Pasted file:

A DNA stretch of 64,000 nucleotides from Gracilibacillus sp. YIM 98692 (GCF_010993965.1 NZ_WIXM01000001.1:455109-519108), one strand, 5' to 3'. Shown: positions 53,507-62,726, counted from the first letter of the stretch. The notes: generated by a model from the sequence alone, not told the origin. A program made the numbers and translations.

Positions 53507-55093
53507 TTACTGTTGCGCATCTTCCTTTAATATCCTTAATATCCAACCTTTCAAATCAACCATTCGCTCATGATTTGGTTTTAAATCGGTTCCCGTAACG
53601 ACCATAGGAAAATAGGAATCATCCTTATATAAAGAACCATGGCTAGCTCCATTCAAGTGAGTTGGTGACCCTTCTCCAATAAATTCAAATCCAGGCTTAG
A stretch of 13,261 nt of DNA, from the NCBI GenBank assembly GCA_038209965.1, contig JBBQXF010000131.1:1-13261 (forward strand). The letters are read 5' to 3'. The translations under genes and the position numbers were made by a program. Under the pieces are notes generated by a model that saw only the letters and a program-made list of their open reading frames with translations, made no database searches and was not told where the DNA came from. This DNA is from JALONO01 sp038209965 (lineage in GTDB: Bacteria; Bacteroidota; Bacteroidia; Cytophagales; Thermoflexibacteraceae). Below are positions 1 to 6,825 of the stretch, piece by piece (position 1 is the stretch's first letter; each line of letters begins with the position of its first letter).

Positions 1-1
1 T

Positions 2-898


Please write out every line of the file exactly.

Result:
A DNA stretch of 64,000 nucleotides from Gracilibacillus sp. YIM 98692 (GCF_010993965.1 NZ_WIXM01000001.1:455109-519108), one strand, 5' to 3'. Shown: positions 53,507-62,726, counted from the first letter of the stretch. The notes: generated by a model from the sequence alone, not told the origin. A program made the numbers and translations.

Positions 53507-55093
53507 TTACTGTTGCGCATCTTCCTTTAATATCCTTAATATCCAACCTTTCAAATCAACCATTCGCTCATGATTTGGTTTTAAATCGGTTCCCGTAACG
53601 ACCATAGGAAAATAGGAATCATCCTTATATAAAGAACCATGGCTAGCTCCATTCAAGTGAGTTGGTGACCCTTCTCCAATAAATTCAAATCCAGGCTTAG
A stretch of 13,261 nt of DNA, from the NCBI GenBank assembly GCA_038209965.1, contig JBBQXF010000131.1:1-13261 (forward strand). The letters are read 5' to 3'. The translations under genes and the position numbers were made by a program. Under the pieces are notes generated by a model that saw only the letters and a program-made list of their open reading frames with translations, made no database searches and was not told where the DNA came from. This DNA is from JALONO01 sp038209965 (lineage in GTDB: Bacteria; Bacteroidota; Bacteroidia; Cytophagales; Thermoflexibacteraceae). Below are positions 1 to 6,825 of the stretch, piece by piece (position 1 is the stretch's first letter; each line of letters begins with the position of its first letter).

Positions 1-1
1 T

Positions 2-898